- Russia’s economy has absorbed the shocks from oil and sanctions, and there are signs of a nascent turnaround, although economic activity will still contract by 0.6 percent this year
- The recovery of the Russian economy should be on a stronger footing in 2017, with the economy forecasted to expand by 1.1 percent.
- The authorities are embarking on a necessary and ambitious medium-term fiscal consolidation program to adjust to permanently lower oil prices.
An International Monetary Fund (IMF) mission led by Ernesto Ramirez Rigo visited Moscow during November 14–18, 2016, to discuss the economic outlook and related policies. At the conclusion of the visit, Mr. Ramirez Rigo made the following statement:
“The economy has absorbed the dual shocks from oil and sanctions, and there are signs of a nascent turnaround, although economic activity will still contract by 0.6 percent this year. The recovery should be on a stronger footing in 2017, with the economy forecasted to expand by 1.1 percent due in part to higher oil prices. Inflation has continued to decelerate and is now projected to decline to 5.6 percent at end-2016, and to fall further towards the central bank’s inflation target over the course of next year. The current account surplus is forecasted to narrow as the recovery of imports outpaces the increase in export receipts, in part because non-traditional exports have yet to benefit from the ruble depreciation.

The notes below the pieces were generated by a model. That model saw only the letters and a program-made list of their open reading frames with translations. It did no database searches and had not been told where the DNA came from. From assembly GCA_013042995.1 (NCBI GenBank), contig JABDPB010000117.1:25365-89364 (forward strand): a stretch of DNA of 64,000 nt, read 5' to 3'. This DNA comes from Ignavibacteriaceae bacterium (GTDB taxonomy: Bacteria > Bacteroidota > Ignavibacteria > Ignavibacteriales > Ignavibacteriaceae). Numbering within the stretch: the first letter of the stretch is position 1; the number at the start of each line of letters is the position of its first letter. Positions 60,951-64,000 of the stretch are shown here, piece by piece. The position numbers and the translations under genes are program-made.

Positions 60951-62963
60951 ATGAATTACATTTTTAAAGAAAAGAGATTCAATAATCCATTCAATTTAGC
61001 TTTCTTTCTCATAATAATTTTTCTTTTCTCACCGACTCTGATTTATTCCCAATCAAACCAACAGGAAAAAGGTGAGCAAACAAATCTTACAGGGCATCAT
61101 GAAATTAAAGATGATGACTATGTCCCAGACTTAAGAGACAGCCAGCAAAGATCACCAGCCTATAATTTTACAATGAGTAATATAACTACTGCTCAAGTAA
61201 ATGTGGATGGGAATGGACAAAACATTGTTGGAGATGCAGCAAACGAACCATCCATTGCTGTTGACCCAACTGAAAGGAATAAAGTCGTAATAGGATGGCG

“The authorities are embarking on a necessary and ambitious medium-term fiscal consolidation program to adjust to permanently lower oil prices. The reestablishment of the three-year fiscal framework is welcome and will help anchor expectations. However, to sustain the significant adjustment, fiscal consolidation should rely on better targeted and more permanent structural reforms to the pension system, tax exemptions, and subsidies, while protecting public and human capital investment. Finally, the enactment of a revised fiscal oil price rule would help reduce policy uncertainty and cement the fiscal adjustment.
“The expected fiscal consolidation and the subdued nature of the recovery are putting in place the conditions for the central bank to resume, in due course, monetary policy easing in a manner consistent with the 4 percent inflation target. However, the pace of easing should take into account the presence of external risks and the need to build credibility under the newly introduced inflation targeting regime.
“The authorities are preparing changes to the bank resolution framework, which include the creation of a bank resolution fund and introduction of statutory bail-in. Staff looks forward to analyzing the planned reforms and to further discussing these issues with the authorities, including during the annual Article IV mission expected to take place in May 2017.”